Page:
The Slatest

Everyone’s Reading Way Too Much Into Clinton’s Nonsexist VP Long List

Sen. Elizabeth Warren and then–Secretary of State Hillary Clinton appear before the Senate Foreign Relations Committee on Jan. 24, 2013, in Washington, D.C.

Mark Wilson/Getty Images

Now that Hillary Clinton has all but locked up her party’s nomination, the political press corps is in search of a new Democratic parlor game to pass the time until the general election. Enter the Boston Globe, which provided just that on Thursday with a report about how Clinton is—gasp!—open to having a female vice president:

Clinton wants “the best person to make the case to the American people,” her campaign chairman, John Podesta, told the Globe. “We’ll start with a broad list and then begin to narrow it. But there is no question that there will be women on that list,” he said, adding that staffers are still focused on clinching the primary.

“The development immediately injects liberal darling Senator Elizabeth Warren’s name into the growing speculation about whom Clinton will choose as her running mate,” the paper writes in one of the most self-fulfilling sentences you’ll read today. Within hours the Washington Post, Huffington Post, Yahoo News, Jezebel, Mic, and countless other outlets had joined in on the fun with their own stories wondering aloud about a Clinton-Warren ticket.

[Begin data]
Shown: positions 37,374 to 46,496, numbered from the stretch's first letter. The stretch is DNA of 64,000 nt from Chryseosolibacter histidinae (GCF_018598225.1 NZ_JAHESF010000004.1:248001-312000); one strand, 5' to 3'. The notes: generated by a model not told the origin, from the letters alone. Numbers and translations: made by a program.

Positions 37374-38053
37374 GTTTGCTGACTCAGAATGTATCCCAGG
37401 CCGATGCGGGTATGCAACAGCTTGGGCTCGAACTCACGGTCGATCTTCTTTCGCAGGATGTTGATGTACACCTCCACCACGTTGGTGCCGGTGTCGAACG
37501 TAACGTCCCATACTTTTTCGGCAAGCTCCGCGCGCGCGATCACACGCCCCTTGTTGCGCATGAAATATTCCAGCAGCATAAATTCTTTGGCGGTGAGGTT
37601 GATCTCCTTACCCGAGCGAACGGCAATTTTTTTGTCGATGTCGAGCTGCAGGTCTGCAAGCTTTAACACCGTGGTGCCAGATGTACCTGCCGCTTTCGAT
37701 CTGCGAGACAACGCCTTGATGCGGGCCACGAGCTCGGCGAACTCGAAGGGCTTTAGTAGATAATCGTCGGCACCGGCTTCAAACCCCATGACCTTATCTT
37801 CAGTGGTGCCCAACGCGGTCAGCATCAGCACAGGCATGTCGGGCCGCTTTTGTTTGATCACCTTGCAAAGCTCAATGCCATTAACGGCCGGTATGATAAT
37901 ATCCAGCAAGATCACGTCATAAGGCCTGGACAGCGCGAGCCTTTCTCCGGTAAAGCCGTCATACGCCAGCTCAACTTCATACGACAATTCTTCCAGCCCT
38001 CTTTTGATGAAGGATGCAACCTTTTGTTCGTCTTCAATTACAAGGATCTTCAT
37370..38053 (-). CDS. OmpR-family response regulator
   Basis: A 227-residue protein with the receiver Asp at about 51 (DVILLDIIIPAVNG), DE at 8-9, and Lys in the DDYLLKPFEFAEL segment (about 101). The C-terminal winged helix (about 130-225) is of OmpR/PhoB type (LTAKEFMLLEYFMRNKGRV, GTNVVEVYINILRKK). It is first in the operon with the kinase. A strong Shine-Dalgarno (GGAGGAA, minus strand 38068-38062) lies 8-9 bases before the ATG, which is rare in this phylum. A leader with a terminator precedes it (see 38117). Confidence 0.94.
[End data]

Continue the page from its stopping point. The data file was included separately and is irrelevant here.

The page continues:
Clearly this is all just wild speculation. There was no “development” Thursday. Will Clinton ultimately choose Warren or another woman as her No. 2? Maybe, maybe not! But Podesta’s comments offer no insight. All he actually said in that nothingburger of a quote—“there is no question that there will be woman on that”—is that Clinton isn’t willing to publicly impose a gender litmus test when considering potential running mates. Or, put another way, there are women who are qualified to be vice president. That wouldn’t be a surprise coming from any major presidential hopeful in 2016; it’s even less of one coming from an adviser to the candidate running to become the first female president in the nation’s history.

Read more of Slate’s coverage of the 2016 campaign.